- Access points generally have the ability to radiate from 30 to100 mW, depending on the manufacturer.
- Outdoor building-to-building applications (bridges) are the only ones that use power levels over 100 mW.

Rick Graziani graziani@cabrillo.edu

Decibels

- The dB is measured on a base 10 logarithmic scale.
- The base increases ten-fold for every ten dB measured. The decibel scale allows people to work more easily with large numbers.
- A similar scale called the Richter Scale.
- The Richter scale is logarithmic, that is an increase of 1 magnitude unit represents a factor of ten times in amplitude.
- The seismic waves of a magnitude 6 earthquake are 10 times greater in amplitude than those of a magnitude 5 earthquake.
- Each whole number increase in magnitude represents a tenfold increase in measured amplitude; as an estimate of energy.

10x

10x

Rick Graziani graziani@cabrillo.edu

Decibels - FYI

- Calculating dB The formula for calculating dB is as follows:

dB = 10 log10 (Pfinal/Pref)

- dB = The amount of decibels.
- This usually represents:
- a loss in power such as when the wave travels or interacts with matter,
- can also represent a gain as when traveling through an amplifier.
- Pfinal = The final power. This is the delivered power after some process has occurred.
- Pref = The reference power. This is the original power.

Rick Graziani graziani@cabrillo.edu

Logarithms – Just another way of expressing powers (10n) - FYI

x = ay

logax = y

- Example: 100 = 102
- This is equivalent to saying that the base-10 logarithm of 100 is 2; that is:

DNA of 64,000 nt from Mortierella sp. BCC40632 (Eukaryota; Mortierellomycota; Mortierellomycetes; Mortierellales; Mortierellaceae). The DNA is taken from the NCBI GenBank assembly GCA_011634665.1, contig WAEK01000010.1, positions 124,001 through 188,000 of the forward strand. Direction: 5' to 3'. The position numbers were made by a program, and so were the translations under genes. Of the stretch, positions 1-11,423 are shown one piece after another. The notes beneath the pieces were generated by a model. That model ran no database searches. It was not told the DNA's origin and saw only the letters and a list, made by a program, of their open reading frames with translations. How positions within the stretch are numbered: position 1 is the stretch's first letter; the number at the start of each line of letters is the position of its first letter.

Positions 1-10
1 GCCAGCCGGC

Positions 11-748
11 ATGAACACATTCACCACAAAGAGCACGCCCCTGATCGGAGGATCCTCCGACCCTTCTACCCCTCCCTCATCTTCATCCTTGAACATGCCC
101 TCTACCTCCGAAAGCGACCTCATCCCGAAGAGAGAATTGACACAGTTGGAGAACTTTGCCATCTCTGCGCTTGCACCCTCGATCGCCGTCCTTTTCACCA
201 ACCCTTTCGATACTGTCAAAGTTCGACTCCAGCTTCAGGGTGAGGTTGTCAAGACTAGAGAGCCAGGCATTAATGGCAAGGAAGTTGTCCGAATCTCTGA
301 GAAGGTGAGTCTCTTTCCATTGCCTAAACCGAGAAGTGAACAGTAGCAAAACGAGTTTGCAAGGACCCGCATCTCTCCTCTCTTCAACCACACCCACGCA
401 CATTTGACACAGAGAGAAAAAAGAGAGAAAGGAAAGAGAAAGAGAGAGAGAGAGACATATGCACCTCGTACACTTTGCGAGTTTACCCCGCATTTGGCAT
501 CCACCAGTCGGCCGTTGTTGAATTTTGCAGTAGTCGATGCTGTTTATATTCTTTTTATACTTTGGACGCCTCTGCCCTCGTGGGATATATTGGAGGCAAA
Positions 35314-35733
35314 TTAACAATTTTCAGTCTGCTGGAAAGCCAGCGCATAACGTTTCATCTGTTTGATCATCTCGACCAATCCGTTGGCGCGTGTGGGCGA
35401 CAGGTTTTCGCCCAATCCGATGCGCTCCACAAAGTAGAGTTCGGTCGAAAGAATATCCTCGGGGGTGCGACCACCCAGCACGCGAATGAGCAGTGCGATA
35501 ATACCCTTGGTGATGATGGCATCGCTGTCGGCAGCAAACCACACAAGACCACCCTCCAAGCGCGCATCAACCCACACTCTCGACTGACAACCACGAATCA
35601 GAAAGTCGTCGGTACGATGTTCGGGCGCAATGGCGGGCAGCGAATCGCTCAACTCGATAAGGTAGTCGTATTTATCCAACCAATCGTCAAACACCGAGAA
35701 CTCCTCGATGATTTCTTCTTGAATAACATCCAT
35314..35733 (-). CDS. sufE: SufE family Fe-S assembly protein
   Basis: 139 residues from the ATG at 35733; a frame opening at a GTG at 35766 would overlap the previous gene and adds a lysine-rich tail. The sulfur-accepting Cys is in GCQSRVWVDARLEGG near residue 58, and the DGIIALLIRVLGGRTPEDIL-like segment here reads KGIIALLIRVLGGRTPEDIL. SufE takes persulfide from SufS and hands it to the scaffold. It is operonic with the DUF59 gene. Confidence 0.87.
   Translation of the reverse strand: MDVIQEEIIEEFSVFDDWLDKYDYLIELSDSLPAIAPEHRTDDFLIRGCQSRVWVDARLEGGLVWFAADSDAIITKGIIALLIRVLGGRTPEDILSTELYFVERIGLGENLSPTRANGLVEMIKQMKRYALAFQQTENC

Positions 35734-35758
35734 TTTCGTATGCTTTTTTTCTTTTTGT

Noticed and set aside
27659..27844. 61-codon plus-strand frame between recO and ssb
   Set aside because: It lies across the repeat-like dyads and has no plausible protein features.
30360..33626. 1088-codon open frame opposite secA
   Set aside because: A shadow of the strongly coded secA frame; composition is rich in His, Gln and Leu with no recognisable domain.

100 = 102 same as log10100 = 2

- Example 2: 1000 = 103 is the same as: log10 1000 = 3
- Notes:
- With base-10 logarithms, the subscript 10 is often omitted;

log 100 = 2 same as log 1000 = 3

- When the base-10 logarithm of a quantity increases by 1, the quantity itself increases by a factor of 10, ie. 2 to 3 increases the quantity 100 to 1000.
- A 10-to-1 change in the size of a quantity, resulting in a logarithmic increase or decrease of 1, is called an order of magnitude.
- Thus, 1000 is one order of magnitude larger than 100.

Rick Graziani graziani@cabrillo.edu

Decibel references

- dB has no particular defined reference
- Most common reference when working with WLANs is:
- dBm
- m = milliwatt or 1/1,000th of a watt
- 1,000 mW = 1 W (Watt)
- Milliwatt = .001 Watt or 1/1,000th of a watt
- Since the dBm has a defined reference, it can also be converted back to watts, if desired.
- The power gain or loss in a signal is determined by comparing it to this fixed reference point, the milliwatt.

WLANs work in milliwatts or 1/1,000th of a Watt

Rick Graziani graziani@cabrillo.edu

Decibel references

- Example:
- 1 mW = .001 Watts
- Using 1 mW as our reference we start at: 0 dB
- Using the dB formula:
- Doubling the milliwatts to 2 mW or .002 Watts we get +3 dBm
- +10 dBm is 10 times the original 1 mW value or 10 mW
- +20 dBm is 100 times the original 1 mW value or 100 mW

Rick Graziani graziani@cabrillo.edu

- dB milliWatt (dBm) - This is the unit of measurement for signal strength or power level. (milliwatt = 1,000th of a watt or 1/1,000 watt)
- If the original signal was 1 mW and a device receives a signal at 1 mW, this is a loss of 0 dBm.
- However, if that same device receives a signal that is 0.001 milliwatt, then a loss of 30 dBm occurs, or -30 dBm.
- -n dBm is not a negative number, but a value between 0 and 1.
- To reduce interference with others, the 802.11b WLAN power levels are limited to the following:
- 36 dBm EIRP by the FCC(4 Watts)
- 20 dBm EIRP by ETSI

Rick Graziani graziani@cabrillo.edu

Interactive Activity – Calculating decibelsCurriculum 3.2.3

- This activity allows the student to enter values for Power final and Power reference, then calculates for decibels. Adding an antenna or other type of amplification.